China’s beleaguered property sector hasn’t shown any signs that a turnaround is around the corner—a move that could help the country’s battered economy.
Though the sector has so far avoided a complete meltdown, which many predicted months ago, a double-whammy of defaults among developers and falling home prices continues to plague the industry.
In the latest data, China’s property sales in April fell at their fastest pace in 16 years, despite several rounds of policy easing.
New home sales last month tumbled 47% year-over-year, an exacerbation from March’s 26% decline, and the worst drop since 2006, according the National Bureau of Statistics. Prices in 70 key cities have now fallen for eight straight months.
“Conditions in China’s property sector continue deteriorating, with lockdowns and other Covid restrictions exacerbating the downturn,” says Logan H. Wright, partner and general director, China Markets Research, Rhodium Group. “The key problem remains the overall decline in sales and prices, which is creating an annualized shortfall in developers’ revenue of around 3%-4% of GDP compared with last year. Interest rate cuts may help at the margin, but only after the threat of lockdowns is lifted, and probably only in major cities as well.”
Meanwhile, the specter of mass defaults among developers still looms.
China Evergrande Group
once the country’s largest developer and now its most indebted, was declared in default last year and is currently restructuring and unloading assets to pay down its estimated $300 billion in arrears.
China’s third-largest developer, Sunac China Holdings, this month missed its deadline to repay $745 million in offshore bonds, and said publicly it was likely to default on additional debt payments.
Trading of its Hong Kong-listed shares was halted last month, along with several other major developers, after they failed to disclose annual financial results. At the time of the trading freeze, Sunac’s share price had fallen almost 80% over the preceding year. Fitch Ratings last week downgraded Sunac bonds for a second time this year, putting them further into junk status.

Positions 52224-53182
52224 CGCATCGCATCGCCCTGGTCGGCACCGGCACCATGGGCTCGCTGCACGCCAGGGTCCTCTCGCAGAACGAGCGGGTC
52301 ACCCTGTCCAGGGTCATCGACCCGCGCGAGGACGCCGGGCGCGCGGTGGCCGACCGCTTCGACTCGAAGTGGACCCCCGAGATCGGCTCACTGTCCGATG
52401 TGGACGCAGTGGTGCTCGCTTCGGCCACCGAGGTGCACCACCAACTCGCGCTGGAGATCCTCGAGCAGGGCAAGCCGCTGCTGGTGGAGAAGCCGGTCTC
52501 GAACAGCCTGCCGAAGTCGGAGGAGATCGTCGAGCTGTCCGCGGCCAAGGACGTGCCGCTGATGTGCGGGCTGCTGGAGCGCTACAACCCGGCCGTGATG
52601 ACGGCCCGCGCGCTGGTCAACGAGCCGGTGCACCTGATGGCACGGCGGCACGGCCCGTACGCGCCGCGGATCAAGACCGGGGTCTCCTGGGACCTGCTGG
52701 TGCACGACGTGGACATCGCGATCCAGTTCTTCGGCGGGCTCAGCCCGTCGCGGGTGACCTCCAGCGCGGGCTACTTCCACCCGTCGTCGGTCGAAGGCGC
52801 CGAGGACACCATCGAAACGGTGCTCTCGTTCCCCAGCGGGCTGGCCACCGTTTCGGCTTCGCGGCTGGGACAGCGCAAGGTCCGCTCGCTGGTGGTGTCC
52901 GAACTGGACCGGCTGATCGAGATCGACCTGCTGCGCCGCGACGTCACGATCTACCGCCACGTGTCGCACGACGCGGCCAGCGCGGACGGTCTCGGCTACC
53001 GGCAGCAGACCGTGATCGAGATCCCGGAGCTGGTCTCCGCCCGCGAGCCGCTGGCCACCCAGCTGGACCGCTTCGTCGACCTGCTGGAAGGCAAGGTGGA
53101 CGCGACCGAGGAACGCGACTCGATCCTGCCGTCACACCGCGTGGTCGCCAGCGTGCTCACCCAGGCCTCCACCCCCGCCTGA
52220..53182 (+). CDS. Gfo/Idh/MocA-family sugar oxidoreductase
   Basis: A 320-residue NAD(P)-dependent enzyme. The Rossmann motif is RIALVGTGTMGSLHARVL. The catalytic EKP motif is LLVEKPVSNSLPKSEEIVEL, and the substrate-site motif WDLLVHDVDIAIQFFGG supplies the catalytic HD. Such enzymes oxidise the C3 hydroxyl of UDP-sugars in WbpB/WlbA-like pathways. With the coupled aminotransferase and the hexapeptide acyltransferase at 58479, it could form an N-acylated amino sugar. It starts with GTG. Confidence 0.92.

Guangzhou R&F Properties
(2777.Hong Kong), a major developer with numerous large-scale global projects, has missed similar payments and said recently it was selling its stake in a London project at a $234 million loss.
Evergrande, Sunac, and R&F did not respond to requests for comment.
The defaults are unlikely to abate anytime soon. That is in part because many firms that issued more debt than they can repay have been undertaking maturity extensions and bond exchanges. In fact, these practices, which are often used to simply put off default dates, have increased this year in proportion to defaults themselves.
But they can only be postponed for so long. Around one-third of high-yield China property firms will default in 2022,
Goldman Sachs Group
said in a note on Friday.
“We view bond exchanges and maturity extensions as efforts that provide short term relief on credit stresses by pushing bond maturities to a later date, but are not sufficient to resolve the credit issues,” according to the note.
Meanwhile, policy measures targeting the sector have sent mixed signals.
On Saturday, China’s legislature approved an expansion of trial property-tax programs in Shanghai and Chongqing, with details soon to come, it said.
The move is billed by policy makers as a way to tamp down on speculation and make home-owning more affordable for the middle class. The mantra, “housing is for living in, not for speculation” is mentioned nearly every time a significant policy in the sector is announced.
But broad property taxation could accomplish a much more crucial goal for Communist Party rule, by promoting social stability.
This is because local governments are more dependent on home-sale fees than any other source of income, but have been losing this vital stream as sales decline. A real estate tax, especially among high-value properties, would partially mitigate this falling income trend.
On Friday, China surprised observers by making the largest cut on record of a key mortgage-related interest rate. The central bank slashed its five-year loan prime rate by 15 basis points to 4.45%. The five-year rate tends to be the benchmark banks use to price mortgages, while the one-year rate—which was left unchanged—is the metric for most other loans.
Despite the large cut, markets weren’t swayed, and analysts remained skeptical.
“The effectiveness of the mortgage lending rate cut is limited by lockdowns, with limited impact on consumer (mortgage) sentiment; reopening and buyer sentiment recovery are more key in our view,” Cheng Wee Tan, senior equity analyst at Morningstar, told Barron’s.
In a note on Monday, Goldman Sachs said, “Coupled with record high unemployment rates and the lowest expectation for future house prices since 2015, it is an uphill climb for the government to stabilize the property sector.”
Any chance for a sharp housing recovery, like the one that took place after China’s 2020 Covid wave, looks unlikely, the authors said. “Despite the ongoing policy easing, challenges remain in the property market which may prolong the low-interest-rate environment.”